The magic that surrounds us has carried us worlds away from our ancient origins. Because of it, we have transformed our relationship with space and time. We can now move and communicate further and faster than ever before. Thanks to the work of the Wizard, we have transcended the burden of scarcity and given rise to an age of abundance. Unparalleled freedoms afforded by technology have enabled us to do and be more than was ever previously conceivable. However, the magical powers that have transformed our lives, far from a free lunch, have exacted a substantial price. The tools and technologies invented and deployed by the Wizards of this world have given us increasing command over the natural world, for better and for worse. The ingenuity that led us to combust fossil fuels for energy gave us modernity, but it’s also given us widespread pollution, climate change, and immense biodiversity loss. Similarly, our ability to manipulate the finest structures of matter gave us computers, but also weapons of mass destruction. The agricultural Green Revolution of the 20th century enabled us to meet the demands of a rapidly growing population, however, not without significant environmental impact. And more recently, the devices that have made accessible the world’s information and rendered communication instantaneous, have also upset our mental health, created new political vulnerabilities, and fragmented society in the process. Good with the bad, I guess the Wizard would say.
While the Wizard might be quick to dismiss such problems as a fair price for progress, before proposing more technology as the solution, such responses are becoming increasingly hard to stomach, for even the most Wizard-sympathetic folk. Why? Because, by now, the nature of the scientific and technological enterprise has come into clearer view. If nothing else, we have learnt that science and technology is neither inherently good nor bad. Neither cares what it is used for. There is no law of physics that prevents their misuse. They are merely our best tools for understanding and manipulating the natural world; tools that can be exploited for harm as readily as they may be leveraged for benefit. Indeed, they do not affect our nature as much as they reflect it.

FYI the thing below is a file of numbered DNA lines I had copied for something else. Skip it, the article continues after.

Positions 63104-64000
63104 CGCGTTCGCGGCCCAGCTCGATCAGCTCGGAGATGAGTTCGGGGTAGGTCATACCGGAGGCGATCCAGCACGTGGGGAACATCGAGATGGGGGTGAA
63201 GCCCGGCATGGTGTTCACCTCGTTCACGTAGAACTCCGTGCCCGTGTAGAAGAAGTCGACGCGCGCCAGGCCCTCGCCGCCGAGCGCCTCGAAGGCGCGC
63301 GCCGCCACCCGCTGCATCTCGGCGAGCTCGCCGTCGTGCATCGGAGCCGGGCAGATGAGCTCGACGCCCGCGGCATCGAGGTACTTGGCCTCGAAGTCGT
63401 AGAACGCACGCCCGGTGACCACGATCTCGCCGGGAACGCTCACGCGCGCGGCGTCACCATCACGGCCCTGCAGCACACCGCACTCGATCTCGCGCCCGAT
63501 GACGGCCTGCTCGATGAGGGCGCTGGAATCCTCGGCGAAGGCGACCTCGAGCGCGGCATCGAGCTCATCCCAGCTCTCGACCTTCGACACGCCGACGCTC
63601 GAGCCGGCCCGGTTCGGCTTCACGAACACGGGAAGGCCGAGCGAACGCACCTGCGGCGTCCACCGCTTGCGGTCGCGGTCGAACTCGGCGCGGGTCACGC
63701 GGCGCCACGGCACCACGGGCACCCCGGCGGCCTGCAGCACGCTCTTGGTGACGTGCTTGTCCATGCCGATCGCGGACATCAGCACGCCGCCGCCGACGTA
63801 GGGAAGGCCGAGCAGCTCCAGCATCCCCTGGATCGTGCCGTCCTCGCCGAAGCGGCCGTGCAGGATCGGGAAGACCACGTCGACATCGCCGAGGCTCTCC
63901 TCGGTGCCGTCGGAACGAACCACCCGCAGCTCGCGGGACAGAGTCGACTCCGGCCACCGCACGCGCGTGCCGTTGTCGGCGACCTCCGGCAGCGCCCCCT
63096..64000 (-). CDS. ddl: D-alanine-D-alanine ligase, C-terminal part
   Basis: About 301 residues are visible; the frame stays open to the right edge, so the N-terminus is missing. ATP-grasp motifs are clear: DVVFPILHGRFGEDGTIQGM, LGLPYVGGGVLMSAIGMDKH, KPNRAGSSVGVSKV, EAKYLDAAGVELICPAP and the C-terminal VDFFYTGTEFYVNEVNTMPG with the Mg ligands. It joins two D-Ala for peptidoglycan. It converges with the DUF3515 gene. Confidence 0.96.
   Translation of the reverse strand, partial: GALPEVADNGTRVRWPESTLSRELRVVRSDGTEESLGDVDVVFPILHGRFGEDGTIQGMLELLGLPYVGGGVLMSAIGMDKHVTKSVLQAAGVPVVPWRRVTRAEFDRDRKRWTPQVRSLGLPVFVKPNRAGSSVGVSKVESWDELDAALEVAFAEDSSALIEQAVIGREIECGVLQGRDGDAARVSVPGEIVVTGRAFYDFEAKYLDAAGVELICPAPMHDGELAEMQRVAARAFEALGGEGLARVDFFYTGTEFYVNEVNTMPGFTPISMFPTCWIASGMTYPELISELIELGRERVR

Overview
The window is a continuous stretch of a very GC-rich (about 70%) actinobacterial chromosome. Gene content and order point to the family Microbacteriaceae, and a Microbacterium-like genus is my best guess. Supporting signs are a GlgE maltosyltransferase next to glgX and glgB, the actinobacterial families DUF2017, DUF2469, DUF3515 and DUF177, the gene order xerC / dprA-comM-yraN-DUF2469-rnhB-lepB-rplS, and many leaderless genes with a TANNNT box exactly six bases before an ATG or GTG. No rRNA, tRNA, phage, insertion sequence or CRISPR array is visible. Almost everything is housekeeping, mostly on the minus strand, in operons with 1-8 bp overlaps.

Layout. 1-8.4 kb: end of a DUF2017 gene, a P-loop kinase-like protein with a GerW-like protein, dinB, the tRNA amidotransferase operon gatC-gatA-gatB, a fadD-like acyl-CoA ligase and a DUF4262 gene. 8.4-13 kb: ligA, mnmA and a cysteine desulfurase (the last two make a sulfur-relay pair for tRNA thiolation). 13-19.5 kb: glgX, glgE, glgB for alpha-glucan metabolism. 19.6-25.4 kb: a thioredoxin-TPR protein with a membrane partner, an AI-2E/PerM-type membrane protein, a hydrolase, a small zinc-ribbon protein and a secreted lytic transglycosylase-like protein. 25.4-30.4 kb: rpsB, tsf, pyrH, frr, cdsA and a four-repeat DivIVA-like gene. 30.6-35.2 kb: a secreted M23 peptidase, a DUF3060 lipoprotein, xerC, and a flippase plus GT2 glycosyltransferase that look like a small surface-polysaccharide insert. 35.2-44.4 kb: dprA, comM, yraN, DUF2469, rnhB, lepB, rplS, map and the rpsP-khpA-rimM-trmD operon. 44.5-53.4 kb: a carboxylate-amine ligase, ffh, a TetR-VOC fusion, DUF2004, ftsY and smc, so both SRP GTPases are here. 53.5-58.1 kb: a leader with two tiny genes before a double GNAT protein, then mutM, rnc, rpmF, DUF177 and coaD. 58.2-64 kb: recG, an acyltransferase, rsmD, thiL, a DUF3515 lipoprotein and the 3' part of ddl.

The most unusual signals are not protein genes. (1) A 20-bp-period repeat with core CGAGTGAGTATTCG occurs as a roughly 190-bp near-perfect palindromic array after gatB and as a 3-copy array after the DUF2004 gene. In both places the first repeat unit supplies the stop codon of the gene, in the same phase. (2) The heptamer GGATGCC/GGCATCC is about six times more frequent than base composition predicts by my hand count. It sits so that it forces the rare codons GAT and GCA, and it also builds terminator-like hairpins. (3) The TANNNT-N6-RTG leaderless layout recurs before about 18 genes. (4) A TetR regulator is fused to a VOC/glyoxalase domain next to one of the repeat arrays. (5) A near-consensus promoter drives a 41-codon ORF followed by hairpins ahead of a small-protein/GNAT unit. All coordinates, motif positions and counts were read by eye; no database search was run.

This fact alone is hardly cause for concern. A shovel can be just as easily used to fertilise a garden as to smack someone in the face. So what? “We cannot be blamed for human nature”, cries the Wizard. It’s a fair enough point, too. However, human nature is not the trouble per se. The problem is, technology is growing increasingly powerful, arguably exponentially so. Thus with human nature being what it is, combined with the moral ambivalence of technology, it would seem almost inevitable that something would eventually go existentially wrong. Whether it’s AI, an unstoppable synthetic pathogen, or a more powerful and accessible variety of atomic weapon, the dystopic nightmares are not hard to envisage. To be sure, that such scenarios are easy to picture means relatively little. What’s troubling is, just how probable — given the close calls already — it seems. By simply doing science, however benign the act may seem, it appears as though we may very well be rolling the dice with our future.